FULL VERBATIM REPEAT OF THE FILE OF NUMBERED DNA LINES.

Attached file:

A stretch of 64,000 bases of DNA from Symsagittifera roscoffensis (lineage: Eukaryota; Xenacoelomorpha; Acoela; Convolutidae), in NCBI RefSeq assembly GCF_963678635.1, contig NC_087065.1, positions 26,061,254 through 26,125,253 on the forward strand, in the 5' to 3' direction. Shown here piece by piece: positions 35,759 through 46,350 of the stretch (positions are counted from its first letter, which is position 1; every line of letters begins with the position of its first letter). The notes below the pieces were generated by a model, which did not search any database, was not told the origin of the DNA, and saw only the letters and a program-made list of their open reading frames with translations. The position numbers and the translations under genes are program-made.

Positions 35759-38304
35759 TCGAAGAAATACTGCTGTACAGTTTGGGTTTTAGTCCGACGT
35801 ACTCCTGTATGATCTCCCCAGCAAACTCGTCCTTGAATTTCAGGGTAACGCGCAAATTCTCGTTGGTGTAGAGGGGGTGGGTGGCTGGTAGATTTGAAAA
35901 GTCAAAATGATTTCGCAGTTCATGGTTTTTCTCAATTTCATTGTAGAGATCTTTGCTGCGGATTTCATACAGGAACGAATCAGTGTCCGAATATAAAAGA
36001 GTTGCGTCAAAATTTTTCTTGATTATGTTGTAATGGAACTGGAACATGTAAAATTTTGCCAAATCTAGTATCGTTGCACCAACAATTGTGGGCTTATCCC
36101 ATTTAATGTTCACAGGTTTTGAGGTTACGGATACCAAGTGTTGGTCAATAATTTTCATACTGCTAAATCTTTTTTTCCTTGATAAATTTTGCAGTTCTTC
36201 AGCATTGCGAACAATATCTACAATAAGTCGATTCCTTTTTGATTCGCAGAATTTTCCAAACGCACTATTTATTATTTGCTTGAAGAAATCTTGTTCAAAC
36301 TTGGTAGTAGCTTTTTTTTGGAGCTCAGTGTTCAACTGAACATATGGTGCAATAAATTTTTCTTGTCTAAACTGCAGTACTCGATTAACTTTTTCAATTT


A stretch of 64,000 bases of DNA from Symsagittifera roscoffensis (lineage: Eukaryota; Xenacoelomorpha; Acoela; Convolutidae), in NCBI RefSeq assembly GCF_963678635.1, contig NC_087065.1, positions 26,061,254 through 26,125,253 on the forward strand, in the 5' to 3' direction. Shown here piece by piece: positions 35,759 through 46,350 of the stretch (positions are counted from its first letter, which is position 1; every line of letters begins with the position of its first letter). The notes below the pieces were generated by a model, which did not search any database, was not told the origin of the DNA, and saw only the letters and a program-made list of their open reading frames with translations. The position numbers and the translations under genes are program-made.

Positions 35759-38304
35759 TCGAAGAAATACTGCTGTACAGTTTGGGTTTTAGTCCGACGT
35801 ACTCCTGTATGATCTCCCCAGCAAACTCGTCCTTGAATTTCAGGGTAACGCGCAAATTCTCGTTGGTGTAGAGGGGGTGGGTGGCTGGTAGATTTGAAAA
35901 GTCAAAATGATTTCGCAGTTCATGGTTTTTCTCAATTTCATTGTAGAGATCTTTGCTGCGGATTTCATACAGGAACGAATCAGTGTCCGAATATAAAAGA
36001 GTTGCGTCAAAATTTTTCTTGATTATGTTGTAATGGAACTGGAACATGTAAAATTTTGCCAAATCTAGTATCGTTGCACCAACAATTGTGGGCTTATCCC
36101 ATTTAATGTTCACAGGTTTTGAGGTTACGGATACCAAGTGTTGGTCAATAATTTTCATACTGCTAAATCTTTTTTTCCTTGATAAATTTTGCAGTTCTTC
36201 AGCATTGCGAACAATATCTACAATAAGTCGATTCCTTTTTGATTCGCAGAATTTTCCAAACGCACTATTTATTATTTGCTTGAAGAAATCTTGTTCAAAC
36301 TTGGTAGTAGCTTTTTTTTGGAGCTCAGTGTTCAACTGAACATATGGTGCAATAAATTTTTCTTGTCTAAACTGCAGTACTCGATTAACTTTTTCAATTT